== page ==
ONE of the organisers responsible for the controversial letter to government calling for a “tolerance”-based Safe Schools alternative has withdrawn the letter and apologised to the LGBTI community.
The campaign, led by celebrities including Troye Sivan, asked the government to commit to funding an anti-bullying and anti-violence program based on “tolerance” but not “acceptance”.
Organiser Ben Grubb today released a public apology for the letter, which has been withdrawn and will no longer be available for others to sign on the Change.org petition platform.
“One of the biggest mistakes I made—and it was made by me alone—was in the drafting of the letter, with the word ‘acceptance’ omitted from the framework proposed for teaching, and the letter referring to not seeking ‘approval’ of the way certain members of our society live,” wrote Grubb today.
“Instead, the words ‘tolerance’ and ‘mutual respect’ were used.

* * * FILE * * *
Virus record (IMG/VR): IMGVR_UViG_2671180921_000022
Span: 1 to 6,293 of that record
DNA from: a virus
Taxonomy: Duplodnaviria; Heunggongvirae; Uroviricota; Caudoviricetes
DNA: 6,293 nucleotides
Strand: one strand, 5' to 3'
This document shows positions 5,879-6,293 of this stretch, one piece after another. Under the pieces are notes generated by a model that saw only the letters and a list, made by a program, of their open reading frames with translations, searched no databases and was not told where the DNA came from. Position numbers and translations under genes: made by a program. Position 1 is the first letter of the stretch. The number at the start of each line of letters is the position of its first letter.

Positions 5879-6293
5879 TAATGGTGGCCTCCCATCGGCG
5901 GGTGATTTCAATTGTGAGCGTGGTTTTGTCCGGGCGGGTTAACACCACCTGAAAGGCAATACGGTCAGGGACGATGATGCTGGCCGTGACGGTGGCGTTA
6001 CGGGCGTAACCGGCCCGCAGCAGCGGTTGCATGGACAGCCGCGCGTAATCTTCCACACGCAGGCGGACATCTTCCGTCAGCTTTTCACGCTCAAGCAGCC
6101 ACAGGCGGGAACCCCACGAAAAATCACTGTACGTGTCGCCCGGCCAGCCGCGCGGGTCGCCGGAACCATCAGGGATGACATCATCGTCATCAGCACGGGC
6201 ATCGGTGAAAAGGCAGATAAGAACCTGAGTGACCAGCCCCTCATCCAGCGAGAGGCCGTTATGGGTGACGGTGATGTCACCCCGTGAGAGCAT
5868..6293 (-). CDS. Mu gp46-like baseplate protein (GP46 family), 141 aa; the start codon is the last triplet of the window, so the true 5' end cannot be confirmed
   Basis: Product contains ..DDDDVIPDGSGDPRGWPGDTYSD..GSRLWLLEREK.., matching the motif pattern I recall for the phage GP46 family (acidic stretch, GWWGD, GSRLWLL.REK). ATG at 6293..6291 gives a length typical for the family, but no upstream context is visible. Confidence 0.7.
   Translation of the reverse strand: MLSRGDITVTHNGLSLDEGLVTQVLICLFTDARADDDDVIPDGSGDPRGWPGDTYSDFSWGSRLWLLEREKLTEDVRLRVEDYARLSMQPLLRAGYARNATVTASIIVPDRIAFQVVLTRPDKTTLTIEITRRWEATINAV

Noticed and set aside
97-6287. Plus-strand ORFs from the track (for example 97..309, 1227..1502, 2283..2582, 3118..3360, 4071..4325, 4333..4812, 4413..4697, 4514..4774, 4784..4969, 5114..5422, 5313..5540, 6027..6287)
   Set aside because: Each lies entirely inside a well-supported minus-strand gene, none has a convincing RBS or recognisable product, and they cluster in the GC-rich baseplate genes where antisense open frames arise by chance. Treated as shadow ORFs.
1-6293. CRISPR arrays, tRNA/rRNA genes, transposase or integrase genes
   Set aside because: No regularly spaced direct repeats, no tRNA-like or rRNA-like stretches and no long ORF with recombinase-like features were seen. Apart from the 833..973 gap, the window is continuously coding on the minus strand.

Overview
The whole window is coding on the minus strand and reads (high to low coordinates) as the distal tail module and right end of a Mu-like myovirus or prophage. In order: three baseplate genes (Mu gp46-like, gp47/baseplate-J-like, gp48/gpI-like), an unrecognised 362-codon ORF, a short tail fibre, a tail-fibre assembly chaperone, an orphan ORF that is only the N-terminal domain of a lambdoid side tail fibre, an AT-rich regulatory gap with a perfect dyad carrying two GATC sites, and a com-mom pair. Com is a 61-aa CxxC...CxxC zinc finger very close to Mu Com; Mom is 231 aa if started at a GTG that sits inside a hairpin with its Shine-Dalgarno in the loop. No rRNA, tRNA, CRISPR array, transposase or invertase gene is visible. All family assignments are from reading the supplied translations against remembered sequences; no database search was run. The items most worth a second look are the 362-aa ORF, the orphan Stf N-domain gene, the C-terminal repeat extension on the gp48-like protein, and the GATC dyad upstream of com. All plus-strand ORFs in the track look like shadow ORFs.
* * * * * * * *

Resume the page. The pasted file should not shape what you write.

“I am sorry to the [LGBTI] community, many of whom have told me that doing this represented the letter pandering to conservative views. I wish to unreservedly apologise to them.”
Grubb also noted that the letter was insufficiently inclusive, referring for example for gay suicide rates without discussing the same for trans people or other members of the LGBTI community.
He acknowledged the group of signatories was also not diverse, and made up overwhelmingly of “allies” with little representation from the actual queer community.
“If anything good can come from this, it is my hope that LGBTI kids in Australia are looked after and that it starts a necessary conversation about what happens next for LGBTI youth and anti-bullying education in schools on a national basis,” wrote Grubb.